Bombers coach ready to deliver

PAUL FRIESEN, QMI Agency

, Last Updated: 1:41 AM ET

Paul LaPolice had some news to break.

Sitting in his office after practice this week, a Blue Bomber jersey with his college number, 82, providing the backdrop, the old receiver looked proud as a soon-to-be new papa should.

“Tina is sixth months pregnant,” the 28th head coach of the Winnipeg Blue Bombers announced, referring to his Winnipeg-born wife. “I don’t think anybody knows that. There’s a scoop for you.”

It’ll be the second baby in the LaPolice household, following the birth of daughter Payton nearly three years ago.

This one, though, will always have that born-in-Winnipeg identity.

Just like daddy’s head coaching career.

Tonight, the world gets its first look at LaPolice’s football baby, squished leather nose, wrinkles and all. How his football team grows up over the next five months, fans in this drought-stricken city are eager to see.

LaPolice, of course, has little to do with the franchise’s Grey Cup famine. But he’s forced to wear it just the same, just like Mike Kelly, Doug Berry, Jim Daley, Dave Ritchie and the rest who’ve worn a headset in vain along that west sideline.

Everywhere the Bomber boss goes, whoever he is, people want to talk football.

“Anyplace where football’s important, it’s really neat to be a head coach,” LaPolice said. “Because fans come up and talk to you, what they’re excited about, what they’re mad about.”

There’s nothing to be mad about, yet. In fact, things couldn’t be better.

After a 2009 season that exacted a heavy toll on even the most loyal Bomber booster, LaPolice’s low-key approach has been as welcome as a breath of cool air on a hot July night.

But just wait until that first draw play that loses two yards on second and 10.

Grocery shopping will never be the same, and the 40-year-old from New Hampshire knows it.

Get what he once told Gary Doer when the two of them were golfing together.

“There’s three things people think they can do,” LaPolice told the then-premier. “They think they’re the best lovers in the world, they think they can run the government and they think they can call plays.

“Gary loved it,” LaPolice said. “He’s like, ‘Can I borrow that, Paul?’ I said, ‘Yeah.’ ”

Second-guess coach LaPo’s play-calling at your own risk.

This is a guy who was drawing up football plays while in class at Plymouth State College, working on his phys-ed degree.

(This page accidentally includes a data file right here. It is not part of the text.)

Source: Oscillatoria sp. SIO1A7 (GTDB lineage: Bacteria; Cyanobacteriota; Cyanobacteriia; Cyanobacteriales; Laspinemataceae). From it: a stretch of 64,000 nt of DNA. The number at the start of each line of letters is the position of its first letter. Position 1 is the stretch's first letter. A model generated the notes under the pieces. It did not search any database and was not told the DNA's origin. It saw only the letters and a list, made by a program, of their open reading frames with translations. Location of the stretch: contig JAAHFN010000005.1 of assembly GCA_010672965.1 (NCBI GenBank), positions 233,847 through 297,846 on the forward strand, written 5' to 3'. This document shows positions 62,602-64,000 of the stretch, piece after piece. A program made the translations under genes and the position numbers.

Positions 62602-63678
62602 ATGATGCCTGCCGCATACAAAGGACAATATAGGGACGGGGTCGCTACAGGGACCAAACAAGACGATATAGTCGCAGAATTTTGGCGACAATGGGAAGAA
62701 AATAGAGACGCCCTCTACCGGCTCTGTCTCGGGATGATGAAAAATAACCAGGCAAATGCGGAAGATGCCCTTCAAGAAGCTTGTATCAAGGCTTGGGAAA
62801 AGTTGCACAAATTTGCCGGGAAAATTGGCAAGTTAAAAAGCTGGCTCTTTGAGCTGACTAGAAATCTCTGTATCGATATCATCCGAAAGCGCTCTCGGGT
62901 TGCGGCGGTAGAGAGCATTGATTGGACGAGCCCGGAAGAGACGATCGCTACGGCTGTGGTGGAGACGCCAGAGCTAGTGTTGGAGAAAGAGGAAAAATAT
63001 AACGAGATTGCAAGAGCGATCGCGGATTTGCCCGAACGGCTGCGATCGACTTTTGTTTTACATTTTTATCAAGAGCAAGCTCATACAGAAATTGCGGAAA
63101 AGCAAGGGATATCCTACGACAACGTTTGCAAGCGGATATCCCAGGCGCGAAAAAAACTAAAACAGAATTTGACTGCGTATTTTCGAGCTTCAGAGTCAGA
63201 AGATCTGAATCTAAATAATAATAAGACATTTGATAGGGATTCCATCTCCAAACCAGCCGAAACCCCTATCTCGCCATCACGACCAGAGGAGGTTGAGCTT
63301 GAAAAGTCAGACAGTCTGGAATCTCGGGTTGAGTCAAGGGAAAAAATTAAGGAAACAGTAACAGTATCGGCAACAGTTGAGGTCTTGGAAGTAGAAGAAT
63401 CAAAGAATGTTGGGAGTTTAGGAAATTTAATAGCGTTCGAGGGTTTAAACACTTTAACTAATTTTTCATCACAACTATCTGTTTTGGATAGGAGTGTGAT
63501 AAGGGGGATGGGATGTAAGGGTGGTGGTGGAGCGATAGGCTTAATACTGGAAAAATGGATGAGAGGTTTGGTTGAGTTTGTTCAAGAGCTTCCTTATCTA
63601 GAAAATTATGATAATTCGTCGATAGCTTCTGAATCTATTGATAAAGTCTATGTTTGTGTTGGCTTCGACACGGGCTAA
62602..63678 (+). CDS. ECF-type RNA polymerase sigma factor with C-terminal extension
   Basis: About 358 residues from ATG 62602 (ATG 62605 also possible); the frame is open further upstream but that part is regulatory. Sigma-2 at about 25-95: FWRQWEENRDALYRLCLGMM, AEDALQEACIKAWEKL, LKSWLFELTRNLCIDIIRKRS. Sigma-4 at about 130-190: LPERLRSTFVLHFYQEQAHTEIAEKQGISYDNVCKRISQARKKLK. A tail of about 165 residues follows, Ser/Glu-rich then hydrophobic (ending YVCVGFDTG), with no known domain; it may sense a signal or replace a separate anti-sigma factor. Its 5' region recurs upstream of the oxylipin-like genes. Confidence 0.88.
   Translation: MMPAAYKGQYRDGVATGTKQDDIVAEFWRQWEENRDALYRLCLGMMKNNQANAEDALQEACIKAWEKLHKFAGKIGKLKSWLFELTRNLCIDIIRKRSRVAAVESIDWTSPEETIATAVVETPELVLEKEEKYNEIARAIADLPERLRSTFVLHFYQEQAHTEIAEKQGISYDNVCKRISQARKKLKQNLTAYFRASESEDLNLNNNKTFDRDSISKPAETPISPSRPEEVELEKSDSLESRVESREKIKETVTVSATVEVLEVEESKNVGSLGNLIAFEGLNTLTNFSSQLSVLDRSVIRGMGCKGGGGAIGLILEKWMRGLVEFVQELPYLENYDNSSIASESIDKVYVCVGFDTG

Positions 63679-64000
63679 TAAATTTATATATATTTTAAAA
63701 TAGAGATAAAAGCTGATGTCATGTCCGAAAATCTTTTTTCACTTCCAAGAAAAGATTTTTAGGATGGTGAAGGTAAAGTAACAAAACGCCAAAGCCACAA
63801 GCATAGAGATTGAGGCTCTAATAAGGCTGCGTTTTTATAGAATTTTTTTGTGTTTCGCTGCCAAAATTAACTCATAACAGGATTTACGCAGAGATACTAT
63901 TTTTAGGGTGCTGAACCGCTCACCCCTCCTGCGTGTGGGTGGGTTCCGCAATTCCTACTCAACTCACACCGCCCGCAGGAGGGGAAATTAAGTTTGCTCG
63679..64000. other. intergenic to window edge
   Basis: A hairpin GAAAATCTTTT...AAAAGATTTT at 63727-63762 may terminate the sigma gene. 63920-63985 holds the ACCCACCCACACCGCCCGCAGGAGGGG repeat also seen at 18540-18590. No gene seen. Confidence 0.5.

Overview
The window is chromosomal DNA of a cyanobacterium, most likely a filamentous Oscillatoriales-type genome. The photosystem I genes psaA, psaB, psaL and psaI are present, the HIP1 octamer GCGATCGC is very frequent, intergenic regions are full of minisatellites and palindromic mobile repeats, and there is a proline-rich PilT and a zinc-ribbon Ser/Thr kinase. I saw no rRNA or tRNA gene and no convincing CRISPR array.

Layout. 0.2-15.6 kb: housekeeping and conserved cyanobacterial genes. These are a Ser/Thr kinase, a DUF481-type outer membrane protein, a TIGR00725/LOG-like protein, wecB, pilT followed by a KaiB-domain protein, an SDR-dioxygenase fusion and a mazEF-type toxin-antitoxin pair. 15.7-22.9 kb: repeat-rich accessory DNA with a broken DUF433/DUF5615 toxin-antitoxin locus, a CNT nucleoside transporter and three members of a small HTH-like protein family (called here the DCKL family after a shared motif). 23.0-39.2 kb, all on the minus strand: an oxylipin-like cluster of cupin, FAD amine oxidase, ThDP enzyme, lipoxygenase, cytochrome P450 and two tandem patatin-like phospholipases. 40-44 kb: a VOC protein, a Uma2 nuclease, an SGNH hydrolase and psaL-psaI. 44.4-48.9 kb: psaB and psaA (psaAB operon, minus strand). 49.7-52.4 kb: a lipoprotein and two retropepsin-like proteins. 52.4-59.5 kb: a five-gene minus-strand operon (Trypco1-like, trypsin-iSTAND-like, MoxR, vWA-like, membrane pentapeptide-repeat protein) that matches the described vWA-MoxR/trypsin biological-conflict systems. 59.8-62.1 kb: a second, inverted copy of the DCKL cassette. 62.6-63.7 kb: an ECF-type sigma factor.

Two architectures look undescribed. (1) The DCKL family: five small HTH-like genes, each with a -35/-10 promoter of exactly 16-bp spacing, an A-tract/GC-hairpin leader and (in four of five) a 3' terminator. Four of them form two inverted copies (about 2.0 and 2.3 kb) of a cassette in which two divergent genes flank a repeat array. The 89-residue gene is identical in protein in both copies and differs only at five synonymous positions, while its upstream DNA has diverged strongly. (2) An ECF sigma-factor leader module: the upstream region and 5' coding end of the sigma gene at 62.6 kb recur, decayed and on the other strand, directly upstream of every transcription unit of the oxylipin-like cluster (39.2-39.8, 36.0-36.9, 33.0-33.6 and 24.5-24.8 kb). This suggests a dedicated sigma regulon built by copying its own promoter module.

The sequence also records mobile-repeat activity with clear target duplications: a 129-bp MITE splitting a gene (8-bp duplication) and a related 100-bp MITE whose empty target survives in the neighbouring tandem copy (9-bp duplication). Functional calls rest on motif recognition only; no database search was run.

“I remember the girl who used to sit next to me, she goes, ‘Why would you do that all day?’ ”

His father wondered, too.

“My dad wanted me to go into business,” LaPolice recalled. “I couldn’t do math real well. I wasn’t a real good accountant.”

Dissecting the X’s and O’s on a chalkboard and figuring out what can beat a defence, that’s another thing, as LaPolice has proven in successful stints as an offensive co-ordinator during his 10 years in the CFL.

The first time he ran the Winnipeg offence, in 2002, Khari Jones tossed 46 touchdown passes, Milt Stegall catching a record 23 of them.

Of course, it doesn’t take Einstein to know being the head man is a whole new equation.

LaPolice says he first started thinking he might be cut out for a head job a year or two after that record-setting season. But he figured it might be in the cards 10 years down the road.

“I’ve always thought, ‘Worry about the job that you’ve got, and then the other things happen.’ We get better every year as coaches. I mean, I’m three times better than I was three years ago. And I’m probably 100 times better than when I was here in 2002 and 2003. That’s great about football. It’s ever-evolving. And if you think you know it all, you’re lost.”

And if you start to act like you know it all, you’ll lose everyone around you, which may have happened when Kelly arrived on the scene last year.

“He’s the same guy I knew in 2002, 2003,” Doug Brown, one of just three Bombers here for coach LaPo’s first go-round, said of the new coach. “He got a big promotion and it didn’t change him. He’s not trying to be somebody he’s not, now that he’s the big boss.”

So who is he?

A nice guy with an edge, is how I described LaPolice the day he was hired.

He’s ultra-competitive, too. Hates losing. But he’s learned you have to get over it quickly, as hard as that can be.

He’s also learned a bit about Winnipeg, from his wife and from his first stint here.

He may have a better feel for this community than any new head coach in recent memory, which might help when things heat up, as they’re bound to.

That first round of boos won’t shock him. The impatience won’t take him by surprise.

“Nobody just yells, comes in and shakes your hand and says, ‘We have to win the Grey Cup,’” LaPolice said of his interaction with fans.

They might not say it. But that’s exactly what they’re thinking: maybe not this year, but at least show us you’re on the right track.

“I didn’t take this to rebuild and say in four years from now we may have a chance to be something,” LaPolice said. “We want to be something this year.”

It’s time for Paul LaPolice to show us what his new baby can be.


Videos

Photos